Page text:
¶ 11. We have stated that, generally, “[t]rial courts have discretion to issue contempt orders, and reversal of a contempt judgment is appropriate only if the trial court’s discretion was either totally withheld or exercised on grounds clearly untenable or unreasonable.” In re Duckman, 2006 VT 23, ¶ 7, 179 Vt. 467, 898 A.2d 734 (quotation and citation omitted). We also note that courts have inherent power to punish criminal contempt. See C.W., 169 Vt. at 517, 739 A.2d at 1240-41. On the other hand, we have held that the grounds for criminal contempt can be imposed by statute. See State v. Allen, 145 Vt. 593, 600, 496 A.2d 168, 172 (1985) (substantive legal standards for contempt may be “set by common law and statute”). Thus, we view the question before us as primarily one of statutory interpretation: whether the Legislature has made apparent that failure to provide fingerprints after conviction with a sentence of imprisonment is punishable as a violation of probation and not as criminal contempt.
¶ 12. Our rules of statutory interpretation are well-settled and familiar. Our goal is to implement the Legislature’s intent and “[t]he definitive source of legislative intent is the statutory language, by which we are bound unless it is uncertain or unclear.” In re Bennington Sch., Inc., 2004 VT 6, ¶ 12, 176 Vt. 584, 845 A.2d 332 (mem.). We assume the Legislature intended the plain and ordinary meaning of the language it used, State v. LeBlanc, 171 Vt. 88, 91, 759 A.2d 991, 993 (2000), and thus, “[o]nly when the objective of the legislation would be defeated by literal enforcement of statutory provisions can the Court, in construing a particular law, depart from the ordinary and usual meaning of the language used therein.” Town Sch. Dist. of Town of St. Johnsbury v. Town Sch. Dist. of Topsham, 122 Vt. 268, 271, 169 A.2d 352, 354 (1961). “Otherwise, enforcement must be according to the statute’s obvious terms.” Id.
The full text of 20 V.S.A. § 2061(e) is as follows:
If a defendant is convicted of a misdemeanor or a felony and the conviction results in a sentence of imprisonment, whether that sentence is to be served, deferred or suspended, and the defendant has not been previously fingerprinted and photographed in connection with the criminal proceedings leading to the conviction, upon the request of the attorney for the state, the defendant shall submit to be fingerprinted and photographed at a time and place set by the court as a condition of probation.
The statute plainly directs that the court require that a defendant who is sentenced to imprisonment submit to fingerprinting as a condition of probation. Thus, the Legislature intended that a failure to submit to fingerprinting will be a violation of probation, punishable like any other violation. The question then is whether the state’s attorney can evade the statutory enforcement method by requesting that the court sign a separate order that will make failure to comply a separate crime. For a number of reasons, we do not believe that the Legislature intended such power.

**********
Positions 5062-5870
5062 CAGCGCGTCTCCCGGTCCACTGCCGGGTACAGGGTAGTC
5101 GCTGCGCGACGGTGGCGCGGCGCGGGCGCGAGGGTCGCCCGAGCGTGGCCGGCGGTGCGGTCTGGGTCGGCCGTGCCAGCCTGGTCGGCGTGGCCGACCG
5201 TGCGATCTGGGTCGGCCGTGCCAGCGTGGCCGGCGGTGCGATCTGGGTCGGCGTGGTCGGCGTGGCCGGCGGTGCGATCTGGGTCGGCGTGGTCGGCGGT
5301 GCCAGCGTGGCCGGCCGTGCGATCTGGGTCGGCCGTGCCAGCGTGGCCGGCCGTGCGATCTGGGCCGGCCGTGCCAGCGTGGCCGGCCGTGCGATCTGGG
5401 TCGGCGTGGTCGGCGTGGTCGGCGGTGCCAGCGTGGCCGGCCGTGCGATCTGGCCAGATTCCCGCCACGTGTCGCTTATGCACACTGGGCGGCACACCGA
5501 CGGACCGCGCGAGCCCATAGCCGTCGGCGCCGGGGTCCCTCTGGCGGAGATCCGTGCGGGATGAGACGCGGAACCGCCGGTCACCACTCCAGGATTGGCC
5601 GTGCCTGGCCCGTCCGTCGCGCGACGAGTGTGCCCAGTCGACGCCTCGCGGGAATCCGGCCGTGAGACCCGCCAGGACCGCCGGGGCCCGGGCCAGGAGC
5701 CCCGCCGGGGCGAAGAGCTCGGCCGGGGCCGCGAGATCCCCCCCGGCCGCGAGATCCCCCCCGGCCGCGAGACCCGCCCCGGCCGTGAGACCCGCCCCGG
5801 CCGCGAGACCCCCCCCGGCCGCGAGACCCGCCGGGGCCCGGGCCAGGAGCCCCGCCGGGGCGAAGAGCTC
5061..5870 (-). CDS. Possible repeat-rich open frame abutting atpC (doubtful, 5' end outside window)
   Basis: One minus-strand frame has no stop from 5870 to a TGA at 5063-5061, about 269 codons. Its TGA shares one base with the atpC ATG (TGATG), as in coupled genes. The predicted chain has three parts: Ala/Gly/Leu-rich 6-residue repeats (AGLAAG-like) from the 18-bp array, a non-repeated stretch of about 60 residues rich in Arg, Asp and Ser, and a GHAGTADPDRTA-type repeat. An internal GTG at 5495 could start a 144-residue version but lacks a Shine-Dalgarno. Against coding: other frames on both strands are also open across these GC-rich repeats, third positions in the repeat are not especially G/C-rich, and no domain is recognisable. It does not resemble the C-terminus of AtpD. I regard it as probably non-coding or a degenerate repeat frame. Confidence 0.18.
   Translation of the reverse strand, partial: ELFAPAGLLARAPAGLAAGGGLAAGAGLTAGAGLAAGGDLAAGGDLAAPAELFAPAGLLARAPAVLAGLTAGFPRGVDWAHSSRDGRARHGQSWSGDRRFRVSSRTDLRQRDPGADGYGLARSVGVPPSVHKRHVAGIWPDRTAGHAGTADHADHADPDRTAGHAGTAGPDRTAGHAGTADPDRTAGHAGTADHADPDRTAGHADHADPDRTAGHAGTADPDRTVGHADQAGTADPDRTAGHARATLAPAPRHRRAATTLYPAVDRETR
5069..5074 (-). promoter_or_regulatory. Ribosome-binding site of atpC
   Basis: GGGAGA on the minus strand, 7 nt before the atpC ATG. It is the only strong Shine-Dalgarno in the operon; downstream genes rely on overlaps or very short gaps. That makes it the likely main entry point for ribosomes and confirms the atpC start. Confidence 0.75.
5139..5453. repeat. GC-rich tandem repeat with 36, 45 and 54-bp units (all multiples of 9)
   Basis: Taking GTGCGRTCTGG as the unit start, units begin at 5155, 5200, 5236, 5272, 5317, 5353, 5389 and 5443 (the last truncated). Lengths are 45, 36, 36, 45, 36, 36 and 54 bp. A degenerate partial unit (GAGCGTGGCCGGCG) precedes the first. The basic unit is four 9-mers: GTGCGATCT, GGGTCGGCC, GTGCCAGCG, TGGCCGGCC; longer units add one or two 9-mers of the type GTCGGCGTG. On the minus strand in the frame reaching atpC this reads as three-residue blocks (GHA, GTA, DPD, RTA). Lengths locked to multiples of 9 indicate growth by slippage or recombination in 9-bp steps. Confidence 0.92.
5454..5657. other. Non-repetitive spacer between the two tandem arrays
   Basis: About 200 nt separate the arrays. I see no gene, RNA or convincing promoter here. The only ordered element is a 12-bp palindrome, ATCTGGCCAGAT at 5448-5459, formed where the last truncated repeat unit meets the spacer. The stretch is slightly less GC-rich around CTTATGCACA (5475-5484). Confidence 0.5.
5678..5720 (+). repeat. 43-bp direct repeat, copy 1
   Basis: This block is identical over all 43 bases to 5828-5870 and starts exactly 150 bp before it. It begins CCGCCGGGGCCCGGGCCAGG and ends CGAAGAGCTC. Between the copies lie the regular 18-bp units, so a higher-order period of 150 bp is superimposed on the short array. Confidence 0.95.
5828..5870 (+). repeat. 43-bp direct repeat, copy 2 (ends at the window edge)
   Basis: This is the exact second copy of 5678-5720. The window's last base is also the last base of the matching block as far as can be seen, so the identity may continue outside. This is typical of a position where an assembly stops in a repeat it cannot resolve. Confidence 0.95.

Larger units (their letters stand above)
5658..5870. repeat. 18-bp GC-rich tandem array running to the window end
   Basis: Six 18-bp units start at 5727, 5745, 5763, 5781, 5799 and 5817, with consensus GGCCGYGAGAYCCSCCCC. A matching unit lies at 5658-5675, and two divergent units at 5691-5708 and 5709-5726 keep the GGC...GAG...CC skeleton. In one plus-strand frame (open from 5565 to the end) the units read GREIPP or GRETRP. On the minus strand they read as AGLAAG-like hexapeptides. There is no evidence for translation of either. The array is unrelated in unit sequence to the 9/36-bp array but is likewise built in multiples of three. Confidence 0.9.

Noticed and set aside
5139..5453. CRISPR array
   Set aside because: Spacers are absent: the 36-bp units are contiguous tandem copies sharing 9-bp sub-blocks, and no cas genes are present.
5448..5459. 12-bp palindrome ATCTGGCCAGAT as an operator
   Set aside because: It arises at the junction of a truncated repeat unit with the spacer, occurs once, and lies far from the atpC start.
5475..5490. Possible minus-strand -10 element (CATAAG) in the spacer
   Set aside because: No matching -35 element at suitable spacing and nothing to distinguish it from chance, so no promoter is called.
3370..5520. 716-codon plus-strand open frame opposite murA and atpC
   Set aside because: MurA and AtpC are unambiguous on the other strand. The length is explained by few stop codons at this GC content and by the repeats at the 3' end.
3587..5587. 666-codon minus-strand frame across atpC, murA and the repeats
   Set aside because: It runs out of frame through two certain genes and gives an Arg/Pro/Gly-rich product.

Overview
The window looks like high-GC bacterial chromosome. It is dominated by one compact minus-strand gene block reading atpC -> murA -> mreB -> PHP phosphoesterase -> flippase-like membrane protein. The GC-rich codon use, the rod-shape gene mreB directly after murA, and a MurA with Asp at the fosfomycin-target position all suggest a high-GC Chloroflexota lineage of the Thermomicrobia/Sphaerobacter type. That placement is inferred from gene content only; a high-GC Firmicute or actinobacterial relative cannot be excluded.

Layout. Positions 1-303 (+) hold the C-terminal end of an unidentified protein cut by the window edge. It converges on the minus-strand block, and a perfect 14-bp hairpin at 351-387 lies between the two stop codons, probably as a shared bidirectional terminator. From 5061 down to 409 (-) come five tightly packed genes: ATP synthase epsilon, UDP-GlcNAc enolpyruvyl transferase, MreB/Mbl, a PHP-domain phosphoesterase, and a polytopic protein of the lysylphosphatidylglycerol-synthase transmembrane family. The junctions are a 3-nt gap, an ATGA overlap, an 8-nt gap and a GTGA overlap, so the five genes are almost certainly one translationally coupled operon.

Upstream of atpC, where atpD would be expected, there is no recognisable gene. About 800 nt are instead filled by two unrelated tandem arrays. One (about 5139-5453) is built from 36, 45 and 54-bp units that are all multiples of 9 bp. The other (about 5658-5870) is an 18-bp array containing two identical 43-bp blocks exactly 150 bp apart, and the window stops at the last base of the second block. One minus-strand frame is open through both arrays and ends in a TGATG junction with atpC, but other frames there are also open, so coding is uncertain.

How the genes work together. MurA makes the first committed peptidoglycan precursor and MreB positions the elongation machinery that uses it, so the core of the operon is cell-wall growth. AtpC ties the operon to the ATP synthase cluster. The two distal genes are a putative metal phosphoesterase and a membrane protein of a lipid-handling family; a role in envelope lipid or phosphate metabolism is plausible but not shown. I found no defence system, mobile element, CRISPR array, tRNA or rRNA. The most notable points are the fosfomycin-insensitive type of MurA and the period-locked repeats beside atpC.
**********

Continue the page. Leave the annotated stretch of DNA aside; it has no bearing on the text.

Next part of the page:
¶ 13. First, there is no statutory authority for the order defendant violated although the statute specifically authorizes such an order in other circumstances. See 20 V.S.A. § 2061(d) (authorizing the court to order defendant to appear for fingerprinting at arraignment when the defendant is charged with a felony or being a fugitive from justice, has not previously been fingerprinted or charged with a misdemeanor and when the prosecutor shows good cause for such an order). Because of the specific authorization for such an order in section 2061(d), and the direction for only a probation order in subsection (e), we conclude that the Legislature intended that the post-judgment requirement for fingerprinting be imposed only in a probation order and not by separate order as occurred here.
¶ 14. Second, the inherent authority to punish disobedience to judicial orders is a creature of necessity, to ensure “ ‘that the Judiciary has a means to vindicate its own authority.’” C.W., 169 Vt. at 517, 739 A.2d at 40 (quoting Young v. United States, 481 U.S. 787, 796 (1987)). Thus, we noted in In re Morse, 98 Vt. 85, 94, 126 Vt. 550, 556 (1924), that we endorse “the proposition that a grant of authority to either a legislative or judicial body carries with it implied power to punish for contempt, in so far as necessary to preserve and carry out the legislative authority given.” (emphasis added). There is no compelling reason to use the contempt power here. The Legislature has established a remedy to enforce the judicial order.